But this development is not limited to public institutions. Legalweek.com reported of astudy carried out by Reed Smith and KPMG, which found that top British and American corporations increasingly look to the legal profession to fill senior management roles: "This study indicates that businesses, whether on a global or national stage, listed or private, have increasingly appointed those with a legal background to provide institutional leadership through CEO roles. Such a development suggests that a legal mind provides the ability, skills and experience to take up leadership roles across the breadth 
of organizations. This study invites the legal community to recognize the value that is placed on its broader involvement in the leadership of organizations."

Indeed, "CEOs with a legal background are currently represented on the boards of a broad range of industries including aerospace, pharma, publishing, retail, and oil and gas." (New study shows rising prominence of lawyers in corporate CEO roles, legalweek.com, 26 March 2013)

The list of companies headed (or recently headed) by lawyers is impressive: Goldman Sachs, Bank of America, Cisco, Toys 'R Us, Nokia, Home Depot, Burger King, Pfizer, Fannie Mae, Delta Airlines, amongst others. Locally, GMA7 is a good example.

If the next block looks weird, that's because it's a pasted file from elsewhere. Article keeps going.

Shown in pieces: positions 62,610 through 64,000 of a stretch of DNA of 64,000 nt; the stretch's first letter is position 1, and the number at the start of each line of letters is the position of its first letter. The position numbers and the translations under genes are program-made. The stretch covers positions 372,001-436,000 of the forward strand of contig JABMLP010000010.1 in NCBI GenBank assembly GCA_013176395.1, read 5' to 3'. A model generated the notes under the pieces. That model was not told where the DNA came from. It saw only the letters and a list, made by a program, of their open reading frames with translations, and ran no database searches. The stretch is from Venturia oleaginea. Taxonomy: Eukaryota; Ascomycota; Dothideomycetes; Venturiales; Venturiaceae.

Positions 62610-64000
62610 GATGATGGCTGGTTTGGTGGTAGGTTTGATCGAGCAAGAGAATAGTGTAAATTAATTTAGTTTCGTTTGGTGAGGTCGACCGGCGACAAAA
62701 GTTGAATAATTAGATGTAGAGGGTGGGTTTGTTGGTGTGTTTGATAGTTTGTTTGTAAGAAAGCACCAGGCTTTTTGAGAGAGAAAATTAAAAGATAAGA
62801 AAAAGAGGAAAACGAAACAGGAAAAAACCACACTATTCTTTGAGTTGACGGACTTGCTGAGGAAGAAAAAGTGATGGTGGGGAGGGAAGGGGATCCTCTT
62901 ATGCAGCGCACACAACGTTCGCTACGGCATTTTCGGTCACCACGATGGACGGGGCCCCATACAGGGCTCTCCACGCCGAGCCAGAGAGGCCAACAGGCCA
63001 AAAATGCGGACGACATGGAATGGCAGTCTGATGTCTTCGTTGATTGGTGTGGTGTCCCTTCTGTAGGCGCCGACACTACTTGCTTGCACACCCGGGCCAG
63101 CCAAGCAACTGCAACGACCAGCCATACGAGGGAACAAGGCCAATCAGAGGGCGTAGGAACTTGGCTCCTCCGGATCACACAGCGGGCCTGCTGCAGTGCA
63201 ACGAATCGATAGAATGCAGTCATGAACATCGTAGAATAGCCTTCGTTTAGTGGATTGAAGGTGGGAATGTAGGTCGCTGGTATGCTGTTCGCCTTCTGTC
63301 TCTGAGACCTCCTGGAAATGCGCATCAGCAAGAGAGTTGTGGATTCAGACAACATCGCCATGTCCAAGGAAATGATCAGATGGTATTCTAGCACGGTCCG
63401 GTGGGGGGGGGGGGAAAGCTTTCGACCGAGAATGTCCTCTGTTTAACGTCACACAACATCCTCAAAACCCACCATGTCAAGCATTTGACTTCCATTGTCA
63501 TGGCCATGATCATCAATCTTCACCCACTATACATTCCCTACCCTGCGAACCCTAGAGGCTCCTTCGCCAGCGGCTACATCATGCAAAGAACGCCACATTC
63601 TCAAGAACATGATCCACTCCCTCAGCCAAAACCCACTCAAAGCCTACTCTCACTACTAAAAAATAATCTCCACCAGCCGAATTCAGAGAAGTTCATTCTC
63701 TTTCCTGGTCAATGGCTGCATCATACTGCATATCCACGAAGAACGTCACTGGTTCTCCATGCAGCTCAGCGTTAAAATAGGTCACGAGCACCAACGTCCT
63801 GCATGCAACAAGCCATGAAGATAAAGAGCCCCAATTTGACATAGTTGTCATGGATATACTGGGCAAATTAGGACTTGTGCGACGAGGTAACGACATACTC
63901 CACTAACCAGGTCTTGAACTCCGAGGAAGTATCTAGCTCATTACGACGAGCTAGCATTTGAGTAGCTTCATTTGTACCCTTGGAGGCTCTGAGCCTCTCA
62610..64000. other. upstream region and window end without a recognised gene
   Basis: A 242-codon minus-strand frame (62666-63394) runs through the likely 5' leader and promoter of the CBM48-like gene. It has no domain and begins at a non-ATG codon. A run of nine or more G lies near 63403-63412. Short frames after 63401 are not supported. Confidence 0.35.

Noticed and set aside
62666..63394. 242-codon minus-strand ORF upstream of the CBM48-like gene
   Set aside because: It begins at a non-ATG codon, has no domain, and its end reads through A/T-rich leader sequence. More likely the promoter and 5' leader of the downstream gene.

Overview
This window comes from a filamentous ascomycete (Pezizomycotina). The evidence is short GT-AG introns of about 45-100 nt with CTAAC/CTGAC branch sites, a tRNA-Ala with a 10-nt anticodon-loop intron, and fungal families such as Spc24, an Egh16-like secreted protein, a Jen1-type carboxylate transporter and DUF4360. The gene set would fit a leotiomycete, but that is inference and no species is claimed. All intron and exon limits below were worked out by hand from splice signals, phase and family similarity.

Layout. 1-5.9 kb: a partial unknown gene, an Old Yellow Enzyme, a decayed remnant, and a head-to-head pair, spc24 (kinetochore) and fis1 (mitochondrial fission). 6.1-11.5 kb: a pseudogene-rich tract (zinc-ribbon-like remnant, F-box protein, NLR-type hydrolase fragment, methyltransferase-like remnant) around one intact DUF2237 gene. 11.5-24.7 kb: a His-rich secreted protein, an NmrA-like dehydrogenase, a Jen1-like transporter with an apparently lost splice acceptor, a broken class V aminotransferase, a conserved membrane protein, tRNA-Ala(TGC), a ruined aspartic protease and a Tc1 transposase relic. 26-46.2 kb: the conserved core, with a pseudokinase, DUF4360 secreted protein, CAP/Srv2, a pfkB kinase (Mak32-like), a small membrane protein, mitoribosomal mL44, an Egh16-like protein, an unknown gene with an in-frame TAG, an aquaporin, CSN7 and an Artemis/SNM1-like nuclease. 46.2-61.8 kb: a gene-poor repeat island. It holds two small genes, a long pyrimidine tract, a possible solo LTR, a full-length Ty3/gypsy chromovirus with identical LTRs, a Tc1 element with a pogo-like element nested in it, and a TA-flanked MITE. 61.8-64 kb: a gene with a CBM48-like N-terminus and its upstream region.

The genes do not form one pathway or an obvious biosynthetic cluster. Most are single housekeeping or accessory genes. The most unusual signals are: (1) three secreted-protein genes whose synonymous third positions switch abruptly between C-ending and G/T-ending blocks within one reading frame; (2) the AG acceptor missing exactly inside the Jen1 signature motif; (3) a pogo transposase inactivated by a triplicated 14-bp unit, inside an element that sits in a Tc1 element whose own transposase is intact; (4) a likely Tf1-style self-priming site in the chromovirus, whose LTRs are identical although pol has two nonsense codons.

Hence why James Bradford, Dean of the Owen Graduate School of Management at Vanderbilt University, understandably says: "The law degree is today’s renaissance degree.”

So, it’s how to adapt and improve – not the quantity of – lawyers that’s crucial. Which leads to the matter as to what kind of legal education is most fitting.

UA&P's response to this: a law training that is deeply rooted in the humanities, providing a true liberal arts education. In doing so, not only are the law students trained in the technical aspects of the law but also gain a clearer understanding of the self, human nature, and the human condition. All of which (coupled with another benefit of a classic liberal education: training to attain self-mastery) should certainly go a long way in priming students for leadership not only in the profession but business, the academe, and – ultimately – in society.

And this thinking has certainly caught on. Columbia Law School Dean David Schizer (in a recent interview with the Financial Times, 10 November 2013) points out that: "You want the people who run the organization to think like lawyers; and you want the lawyers to think like people who run the organization." This, he argues, "should inform how the law is taught because graduates often end up not as practicing lawyers but running businesses."

Furthermore, UA&P's School of Law and Governance has "governance" in its name for a reason. Borrowing from Dean Schizer: "lawyers play a critical role in policy, particularly when it comes to shaping the rules that govern business practices."